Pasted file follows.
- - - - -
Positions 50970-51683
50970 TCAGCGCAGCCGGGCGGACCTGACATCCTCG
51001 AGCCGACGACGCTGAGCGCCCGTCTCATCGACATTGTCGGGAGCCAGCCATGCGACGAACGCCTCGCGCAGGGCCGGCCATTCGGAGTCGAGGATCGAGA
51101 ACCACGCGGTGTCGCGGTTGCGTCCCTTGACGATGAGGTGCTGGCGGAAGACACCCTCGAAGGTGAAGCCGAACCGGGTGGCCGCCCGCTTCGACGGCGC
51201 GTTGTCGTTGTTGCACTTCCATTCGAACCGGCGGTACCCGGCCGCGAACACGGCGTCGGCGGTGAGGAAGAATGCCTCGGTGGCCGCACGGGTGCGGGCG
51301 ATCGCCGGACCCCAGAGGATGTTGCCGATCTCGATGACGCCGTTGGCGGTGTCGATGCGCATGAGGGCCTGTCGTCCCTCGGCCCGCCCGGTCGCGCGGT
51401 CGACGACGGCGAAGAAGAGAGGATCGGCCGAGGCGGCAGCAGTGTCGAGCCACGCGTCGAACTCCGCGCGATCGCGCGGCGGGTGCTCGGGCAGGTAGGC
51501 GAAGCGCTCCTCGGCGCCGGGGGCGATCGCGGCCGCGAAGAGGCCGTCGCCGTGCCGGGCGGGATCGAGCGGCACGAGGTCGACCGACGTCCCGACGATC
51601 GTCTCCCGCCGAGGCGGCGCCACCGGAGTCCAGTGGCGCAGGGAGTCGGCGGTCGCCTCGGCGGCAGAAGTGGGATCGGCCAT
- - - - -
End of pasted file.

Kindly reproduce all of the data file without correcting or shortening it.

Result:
Positions 50970-51683
50970 TCAGCGCAGCCGGGCGGACCTGACATCCTCG
51001 AGCCGACGACGCTGAGCGCCCGTCTCATCGACATTGTCGGGAGCCAGCCATGCGACGAACGCCTCGCGCAGGGCCGGCCATTCGGAGTCGAGGATCGAGA
51101 ACCACGCGGTGTCGCGGTTGCGTCCCTTGACGATGAGGTGCTGGCGGAAGACACCCTCGAAGGTGAAGCCGAACCGGGTGGCCGCCCGCTTCGACGGCGC
51201 GTTGTCGTTGTTGCACTTCCATTCGAACCGGCGGTACCCGGCCGCGAACACGGCGTCGGCGGTGAGGAAGAATGCCTCGGTGGCCGCACGGGTGCGGGCG
51301 ATCGCCGGACCCCAGAGGATGTTGCCGATCTCGATGACGCCGTTGGCGGTGTCGATGCGCATGAGGGCCTGTCGTCCCTCGGCCCGCCCGGTCGCGCGGT
51401 CGACGACGGCGAAGAAGAGAGGATCGGCCGAGGCGGCAGCAGTGTCGAGCCACGCGTCGAACTCCGCGCGATCGCGCGGCGGGTGCTCGGGCAGGTAGGC
51501 GAAGCGCTCCTCGGCGCCGGGGGCGATCGCGGCCGCGAAGAGGCCGTCGCCGTGCCGGGCGGGATCGAGCGGCACGAGGTCGACCGACGTCCCGACGATC
51601 GTCTCCCGCCGAGGCGGCGCCACCGGAGTCCAGTGGCGCAGGGAGTCGGCGGTCGCCTCGGCGGCAGAAGTGGGATCGGCCAT